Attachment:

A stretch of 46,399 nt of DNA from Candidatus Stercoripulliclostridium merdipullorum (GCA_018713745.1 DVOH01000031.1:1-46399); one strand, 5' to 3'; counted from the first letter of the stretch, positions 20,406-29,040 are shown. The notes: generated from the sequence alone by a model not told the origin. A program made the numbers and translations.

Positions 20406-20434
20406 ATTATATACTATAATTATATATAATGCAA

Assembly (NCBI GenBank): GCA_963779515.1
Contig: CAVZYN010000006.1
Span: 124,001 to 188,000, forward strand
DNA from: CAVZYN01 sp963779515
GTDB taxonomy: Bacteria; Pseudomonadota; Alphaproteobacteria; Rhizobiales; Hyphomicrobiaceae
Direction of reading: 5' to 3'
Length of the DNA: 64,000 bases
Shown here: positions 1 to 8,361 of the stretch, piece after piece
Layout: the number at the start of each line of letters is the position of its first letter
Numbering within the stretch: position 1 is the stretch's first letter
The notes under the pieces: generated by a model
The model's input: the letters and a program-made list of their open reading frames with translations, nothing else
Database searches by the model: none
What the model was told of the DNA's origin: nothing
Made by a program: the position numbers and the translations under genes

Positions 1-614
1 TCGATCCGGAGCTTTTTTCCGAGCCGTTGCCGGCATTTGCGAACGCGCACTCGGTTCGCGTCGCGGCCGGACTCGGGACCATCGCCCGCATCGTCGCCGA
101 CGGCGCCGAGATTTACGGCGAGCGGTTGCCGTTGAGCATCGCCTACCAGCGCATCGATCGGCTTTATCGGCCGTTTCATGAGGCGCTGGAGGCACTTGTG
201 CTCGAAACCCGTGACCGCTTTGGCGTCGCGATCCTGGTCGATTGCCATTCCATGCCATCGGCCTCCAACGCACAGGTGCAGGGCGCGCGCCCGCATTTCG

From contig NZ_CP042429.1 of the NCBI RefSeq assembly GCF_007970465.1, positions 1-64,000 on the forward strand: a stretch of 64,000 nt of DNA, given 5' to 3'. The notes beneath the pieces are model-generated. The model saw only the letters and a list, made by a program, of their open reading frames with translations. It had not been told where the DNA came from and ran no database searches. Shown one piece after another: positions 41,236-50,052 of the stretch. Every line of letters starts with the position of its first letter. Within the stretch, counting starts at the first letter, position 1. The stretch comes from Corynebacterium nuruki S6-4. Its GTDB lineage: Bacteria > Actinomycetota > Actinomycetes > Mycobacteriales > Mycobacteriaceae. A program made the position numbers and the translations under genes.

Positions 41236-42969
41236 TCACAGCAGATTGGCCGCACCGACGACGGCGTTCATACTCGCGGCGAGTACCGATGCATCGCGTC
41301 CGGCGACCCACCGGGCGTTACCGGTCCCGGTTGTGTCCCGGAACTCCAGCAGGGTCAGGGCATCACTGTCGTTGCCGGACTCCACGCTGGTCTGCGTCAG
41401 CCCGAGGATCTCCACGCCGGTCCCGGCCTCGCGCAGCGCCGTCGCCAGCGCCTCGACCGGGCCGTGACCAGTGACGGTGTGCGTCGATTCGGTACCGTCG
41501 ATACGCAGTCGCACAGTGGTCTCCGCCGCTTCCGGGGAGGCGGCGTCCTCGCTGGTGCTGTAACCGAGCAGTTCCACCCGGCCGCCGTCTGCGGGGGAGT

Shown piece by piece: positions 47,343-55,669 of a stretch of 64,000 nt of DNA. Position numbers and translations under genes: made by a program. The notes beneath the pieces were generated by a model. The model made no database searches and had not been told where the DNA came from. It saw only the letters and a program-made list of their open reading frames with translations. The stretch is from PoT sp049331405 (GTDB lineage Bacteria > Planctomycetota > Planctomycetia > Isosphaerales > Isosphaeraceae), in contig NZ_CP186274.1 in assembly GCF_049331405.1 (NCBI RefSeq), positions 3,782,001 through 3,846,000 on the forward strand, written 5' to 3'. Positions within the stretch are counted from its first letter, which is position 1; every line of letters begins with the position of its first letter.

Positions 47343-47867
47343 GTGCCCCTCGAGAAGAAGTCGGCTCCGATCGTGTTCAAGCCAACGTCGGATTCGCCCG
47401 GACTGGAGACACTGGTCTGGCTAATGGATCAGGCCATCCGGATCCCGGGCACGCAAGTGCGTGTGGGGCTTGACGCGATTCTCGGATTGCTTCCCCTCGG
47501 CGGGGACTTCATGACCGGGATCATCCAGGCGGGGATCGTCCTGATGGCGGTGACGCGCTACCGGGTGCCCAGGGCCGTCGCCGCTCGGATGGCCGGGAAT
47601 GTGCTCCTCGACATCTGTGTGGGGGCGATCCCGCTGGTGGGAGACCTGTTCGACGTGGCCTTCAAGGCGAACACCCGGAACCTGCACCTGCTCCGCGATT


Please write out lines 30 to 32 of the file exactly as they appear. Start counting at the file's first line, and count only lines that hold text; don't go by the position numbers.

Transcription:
Positions 47343-47867
47343 GTGCCCCTCGAGAAGAAGTCGGCTCCGATCGTGTTCAAGCCAACGTCGGATTCGCCCG
47401 GACTGGAGACACTGGTCTGGCTAATGGATCAGGCCATCCGGATCCCGGGCACGCAAGTGCGTGTGGGGCTTGACGCGATTCTCGGATTGCTTCCCCTCGG